Autism: Young Adults


CINCINNATI, Ill. (Ivanhoe Newswire) — One in 44 kids in the United States has autism, and as they get older and go out on their own, sticking to the healthy routines they adopted during childhood can be tough. But there are some lessons parents can reinforce to put young adults with autism and intellectual disabilities back on a healthy path.

A yogurt-based fruit smoothie is Dustin Stein’s go-to snack. This is a pretty recent change for him.

Stein says, “I ate a whole container, a whole bag of marshmallows one time.”

Mom, Suzanne, says Dustin’s eating habits went downhill after high school.

Suzanne states, “Dustin’s diet completely changed to let’s have a bunch of french fries and soft drinks and that was about it.”

Laura Nabors studies the health of young adults with autism, who are at higher risk for obesity, diabetes and cardiovascular disease.

Laura Nabors, PhD Human Services Professor University of Cincinnati, says “Some of their medications tend to cause increased weight. They may have some food selectivity preferences for just certain foods and it could be high carb foods.”

Nabors oversees a healthy lifestyle program, emphasizing the MyPlate model – five food groups that are important parts of a daily diet.

Nabors uses visual cues to explain portions- for example, think of a thumb as the amount of fats you should eat. Two fists equals two portions of vegetables. A playing card is the size of a serving of protein.

At home, she tells parents to involve young adults in planning, shopping and food prep.

Now, Dustin walks with his parents most nights. And he’s curbing his sugar habit.

Dustin says, “I try to set a limit on how much cookies I eat in one sitting.”

A good goal for everyone, regardless of life circumstance.

The University of Cincinnati researchers say of the young adults in the program, 44 percent increased their veggie intake, 70 percent reduced the soda they drank, and over 60 percent began walking or exercising more.

Contributors to this news report include: Cyndy McGrath, Producer; Roque Correa, Editor and Kirk Manson, Videographer



REPORT #2989

BACKGROUND: Autism, or autism spectrum disorder (ASD), refers to a wide range of conditions characterized by challenges with social skills, repetitive behaviors, speech, and nonverbal communication. According to the Centers for Disease Control, autism affects an estimated one in 44 children in the United States. There are many subtypes of autism which are mostly influenced by a combination of genetic and environmental factors. These factors are often accompanied by sensory sensitivities and medical issues such as gastrointestinal disorders, seizures, or sleep disorders, as well as mental health challenges such as anxiety, depression, and attention issues. Signs of autism usually appear around ages two or three. Some associated development delays can appear even earlier, and often can be diagnosed as early as 18 months. Research shows that early intervention leads to positive outcomes later in life.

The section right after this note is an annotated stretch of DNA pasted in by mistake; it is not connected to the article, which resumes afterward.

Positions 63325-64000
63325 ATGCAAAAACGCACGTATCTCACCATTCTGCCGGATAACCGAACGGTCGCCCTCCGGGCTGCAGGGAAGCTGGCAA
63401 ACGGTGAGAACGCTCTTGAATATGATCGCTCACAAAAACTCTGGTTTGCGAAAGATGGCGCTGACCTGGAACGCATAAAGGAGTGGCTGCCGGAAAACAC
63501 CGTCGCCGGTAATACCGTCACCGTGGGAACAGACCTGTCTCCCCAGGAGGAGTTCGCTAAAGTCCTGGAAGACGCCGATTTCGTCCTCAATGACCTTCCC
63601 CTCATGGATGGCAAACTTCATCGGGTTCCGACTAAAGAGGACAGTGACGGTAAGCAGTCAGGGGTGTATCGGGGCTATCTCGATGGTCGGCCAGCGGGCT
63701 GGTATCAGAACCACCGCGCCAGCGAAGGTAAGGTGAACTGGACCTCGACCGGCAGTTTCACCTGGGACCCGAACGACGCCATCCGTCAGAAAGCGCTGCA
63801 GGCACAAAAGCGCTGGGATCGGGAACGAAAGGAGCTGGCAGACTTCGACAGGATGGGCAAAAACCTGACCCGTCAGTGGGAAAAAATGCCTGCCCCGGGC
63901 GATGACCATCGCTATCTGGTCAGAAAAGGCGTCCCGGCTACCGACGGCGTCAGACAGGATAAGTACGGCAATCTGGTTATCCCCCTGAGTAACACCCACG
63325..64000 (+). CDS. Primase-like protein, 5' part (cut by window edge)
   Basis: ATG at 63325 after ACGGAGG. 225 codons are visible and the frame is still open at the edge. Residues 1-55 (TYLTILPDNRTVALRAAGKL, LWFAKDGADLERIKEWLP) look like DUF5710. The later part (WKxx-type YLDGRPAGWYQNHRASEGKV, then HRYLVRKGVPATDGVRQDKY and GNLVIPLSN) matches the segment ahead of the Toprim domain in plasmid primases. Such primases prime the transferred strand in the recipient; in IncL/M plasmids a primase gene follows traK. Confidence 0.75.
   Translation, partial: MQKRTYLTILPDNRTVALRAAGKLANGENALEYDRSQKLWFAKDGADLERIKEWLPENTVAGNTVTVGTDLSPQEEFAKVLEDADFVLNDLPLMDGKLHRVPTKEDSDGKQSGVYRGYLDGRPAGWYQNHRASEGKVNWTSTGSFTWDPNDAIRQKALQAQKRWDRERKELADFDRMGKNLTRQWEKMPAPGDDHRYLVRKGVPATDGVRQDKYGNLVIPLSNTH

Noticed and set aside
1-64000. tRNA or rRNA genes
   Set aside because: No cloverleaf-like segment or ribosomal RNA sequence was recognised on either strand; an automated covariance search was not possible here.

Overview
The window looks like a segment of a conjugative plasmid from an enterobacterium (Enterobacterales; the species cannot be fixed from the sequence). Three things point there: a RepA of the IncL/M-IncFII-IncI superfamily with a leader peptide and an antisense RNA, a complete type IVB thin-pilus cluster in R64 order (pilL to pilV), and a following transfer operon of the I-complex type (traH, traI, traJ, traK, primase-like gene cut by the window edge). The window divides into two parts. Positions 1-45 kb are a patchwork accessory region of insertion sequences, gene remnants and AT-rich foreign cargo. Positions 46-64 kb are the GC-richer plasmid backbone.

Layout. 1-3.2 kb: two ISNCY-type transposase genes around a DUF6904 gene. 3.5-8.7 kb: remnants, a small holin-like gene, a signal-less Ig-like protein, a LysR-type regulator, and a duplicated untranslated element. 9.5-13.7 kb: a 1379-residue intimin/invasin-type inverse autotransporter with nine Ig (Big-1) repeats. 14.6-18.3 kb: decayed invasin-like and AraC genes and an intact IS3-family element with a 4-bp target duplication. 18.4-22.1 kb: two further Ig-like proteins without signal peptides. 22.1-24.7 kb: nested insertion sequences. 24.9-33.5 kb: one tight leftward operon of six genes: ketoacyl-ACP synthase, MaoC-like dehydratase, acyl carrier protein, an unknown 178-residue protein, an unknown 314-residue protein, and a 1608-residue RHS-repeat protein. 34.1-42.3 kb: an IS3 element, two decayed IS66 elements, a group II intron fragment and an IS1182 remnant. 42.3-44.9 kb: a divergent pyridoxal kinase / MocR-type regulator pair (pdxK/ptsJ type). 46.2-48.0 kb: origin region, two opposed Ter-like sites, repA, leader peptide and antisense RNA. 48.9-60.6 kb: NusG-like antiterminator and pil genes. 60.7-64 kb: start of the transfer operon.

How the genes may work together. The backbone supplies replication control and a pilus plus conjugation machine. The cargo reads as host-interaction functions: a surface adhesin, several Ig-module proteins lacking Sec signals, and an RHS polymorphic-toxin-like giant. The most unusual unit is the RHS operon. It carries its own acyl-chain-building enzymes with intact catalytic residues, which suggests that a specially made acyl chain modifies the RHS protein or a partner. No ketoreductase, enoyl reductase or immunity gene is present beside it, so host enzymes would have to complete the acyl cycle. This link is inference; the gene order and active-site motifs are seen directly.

AUTISM AND HEALTHY LIFESTYLE: Healthy eating in childhood is especially important for children with ASD who have an increased risk for excessive weight gain, selective eating, and nutrient deficiencies. Starting with a regular meal and snack schedule is important. Most people need to eat every two and a half to three and a half hours which typically covers breakfast, lunch, and dinner, and two to three snacks. Children should eat from all five major food groups including fruits, vegetables, grains, meats and beans, and dairy. Each of these groups provides a different set of vitamins, minerals, and macronutrients like carbohydrates, proteins, and fats. Many children with autism benefit from a visual schedule, so creating something that they can look at and see or read is important. Limiting access to sugar-sweetened beverages, such as juice and soda, is also extremely important. Limit juice to no more than 8 ounces a day and avoid soda whenever possible. Establishing these healthy eating patterns for children with autism will help set them up for better health outcomes as they get older.


NEW DIAGNOSTIC INDICATOR: Research by Susan Mayes, professor of psychiatry at Penn State College of Medicine, found that atypical eating behaviors were present in 70 percent of children with autism, which is 15 times more common than in neurotypical children. Atypical eating behaviors may include severely limited food preferences, hypersensitivity to food textures or temperatures, and pocketing food without swallowing. According to the research, these behaviors are present in many one-year-old children with autism and could be an indicator to doctors and parents that a child may have autism. Previous studies have shown applied behavior analysis to be most effective if implemented during the preschool years. Keith Williams, director of the Feeding Program at Penn State Children’s Hospital, uses this therapy to help a variety of individuals with unusual eating behaviors. “When we evaluate young children with multiple eating problems, we start to wonder if these children might also have the diagnosis of autism,” Williams said. The study data shows that atypical eating behaviors may help diagnostically distinguish autism from other disorders.


* For More Information, Contact:            Laura Nabors                          Angela Koenig, PR   

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